Vestal Virgin Vest
“Vestal Virgin Vest” (one in a series) is a collapsed, stitched and gold-leafed embossed sculpture. It began as a plaster body cast made over a woman’s torso. Next, I built a paper sculpture inside the imprint of the body cast. Then the sculpture was pressed flat in a printing press and, finally, embossed and stitched. The process of building and flattening the sculptures represents the collapsing of time; the threads and metal embossing represent shared stories, shared physicality, constrained privilege and silence.
Throughout my career I have been following the theme of virginity—beginning in Greek mythology up to the stories of present day—and how the concept of virginity has or hasn’t changed. The Vestal Virgins have been particularly interesting. The six women’s purity and intactness was believed to secure the political stability of the city and the blessings of the gods. They represented Rome and its values, fears, and faith as well as its patriarchal systems. The Vestals were also members of a group women who “broke the glass ceiling" by having moved from private to public personalities, and were identifiable by their bodies.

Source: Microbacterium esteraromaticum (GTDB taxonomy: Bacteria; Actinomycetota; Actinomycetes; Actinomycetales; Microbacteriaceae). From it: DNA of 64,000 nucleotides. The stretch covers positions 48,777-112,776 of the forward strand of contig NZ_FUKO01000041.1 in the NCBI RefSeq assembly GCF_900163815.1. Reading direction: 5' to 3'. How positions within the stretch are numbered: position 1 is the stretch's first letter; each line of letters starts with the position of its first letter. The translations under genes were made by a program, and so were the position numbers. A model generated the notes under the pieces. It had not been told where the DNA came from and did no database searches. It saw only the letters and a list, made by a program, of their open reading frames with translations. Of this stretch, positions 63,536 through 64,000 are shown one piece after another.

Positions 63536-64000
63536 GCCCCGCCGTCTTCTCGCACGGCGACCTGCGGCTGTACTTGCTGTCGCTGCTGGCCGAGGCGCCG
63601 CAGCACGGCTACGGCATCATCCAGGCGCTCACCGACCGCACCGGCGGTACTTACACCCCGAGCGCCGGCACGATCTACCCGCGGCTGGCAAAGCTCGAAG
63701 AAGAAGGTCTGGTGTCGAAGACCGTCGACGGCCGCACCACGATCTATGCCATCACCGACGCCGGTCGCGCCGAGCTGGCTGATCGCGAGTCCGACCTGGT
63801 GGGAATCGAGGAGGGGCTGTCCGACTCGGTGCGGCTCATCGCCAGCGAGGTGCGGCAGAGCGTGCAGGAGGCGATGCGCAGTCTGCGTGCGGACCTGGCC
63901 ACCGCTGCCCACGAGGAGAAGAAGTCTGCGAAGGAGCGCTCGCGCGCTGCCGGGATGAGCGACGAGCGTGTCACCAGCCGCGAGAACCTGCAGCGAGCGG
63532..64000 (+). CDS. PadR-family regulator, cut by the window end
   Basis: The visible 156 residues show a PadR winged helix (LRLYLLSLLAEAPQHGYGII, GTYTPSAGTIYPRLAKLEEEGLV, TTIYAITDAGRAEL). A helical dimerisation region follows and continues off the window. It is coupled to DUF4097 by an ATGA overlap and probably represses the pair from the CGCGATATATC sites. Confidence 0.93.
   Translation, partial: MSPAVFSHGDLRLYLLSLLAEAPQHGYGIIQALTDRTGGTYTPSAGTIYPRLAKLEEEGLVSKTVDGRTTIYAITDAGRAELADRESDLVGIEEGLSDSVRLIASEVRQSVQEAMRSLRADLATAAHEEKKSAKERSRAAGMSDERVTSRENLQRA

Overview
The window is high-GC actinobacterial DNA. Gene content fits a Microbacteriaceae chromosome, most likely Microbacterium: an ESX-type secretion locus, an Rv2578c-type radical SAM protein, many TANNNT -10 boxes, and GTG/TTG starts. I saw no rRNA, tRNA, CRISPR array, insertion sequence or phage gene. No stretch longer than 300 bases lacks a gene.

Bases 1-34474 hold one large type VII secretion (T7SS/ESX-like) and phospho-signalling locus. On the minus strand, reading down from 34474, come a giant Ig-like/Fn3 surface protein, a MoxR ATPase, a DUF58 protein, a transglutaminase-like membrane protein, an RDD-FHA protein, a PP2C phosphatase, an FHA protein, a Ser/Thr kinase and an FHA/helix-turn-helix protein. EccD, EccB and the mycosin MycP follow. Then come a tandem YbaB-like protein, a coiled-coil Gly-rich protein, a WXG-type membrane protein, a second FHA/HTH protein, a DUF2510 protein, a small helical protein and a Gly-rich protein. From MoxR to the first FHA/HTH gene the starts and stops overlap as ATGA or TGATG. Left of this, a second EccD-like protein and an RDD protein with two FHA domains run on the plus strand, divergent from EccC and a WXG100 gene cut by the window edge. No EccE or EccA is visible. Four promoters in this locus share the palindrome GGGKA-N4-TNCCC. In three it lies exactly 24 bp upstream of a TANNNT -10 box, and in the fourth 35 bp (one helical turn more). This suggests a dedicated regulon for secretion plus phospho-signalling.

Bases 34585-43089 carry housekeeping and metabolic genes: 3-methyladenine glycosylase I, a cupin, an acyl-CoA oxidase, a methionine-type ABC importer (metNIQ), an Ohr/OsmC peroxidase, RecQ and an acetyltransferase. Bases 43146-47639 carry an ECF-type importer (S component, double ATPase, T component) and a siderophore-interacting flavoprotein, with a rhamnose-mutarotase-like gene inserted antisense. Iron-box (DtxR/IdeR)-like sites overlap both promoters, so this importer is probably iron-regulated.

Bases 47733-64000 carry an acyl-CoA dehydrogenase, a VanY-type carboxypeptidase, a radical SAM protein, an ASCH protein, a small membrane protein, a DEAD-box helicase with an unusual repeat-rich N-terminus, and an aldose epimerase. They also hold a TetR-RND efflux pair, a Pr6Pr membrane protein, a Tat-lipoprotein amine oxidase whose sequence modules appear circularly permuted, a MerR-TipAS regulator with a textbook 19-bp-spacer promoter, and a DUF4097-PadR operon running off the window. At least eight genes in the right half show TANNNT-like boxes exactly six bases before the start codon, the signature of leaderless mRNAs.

Christine Palamidessi is a full-time artist in Boston. Using the mediums of sculpture and printmaking she re-consecrates and re-mythologizes the body and ancient stories. Last year she was Visiting Artist at both Mass MoCA and at The American Academy in Rome. She is the author of two novels, The Virgin Knows and The Fiddle Case, and editor of American Women, Italian Style. She is the ﬁction editor of the academic journal, Italian Americana. For 13 years, she taught writing at Boston University before resuming her career as a visual artist.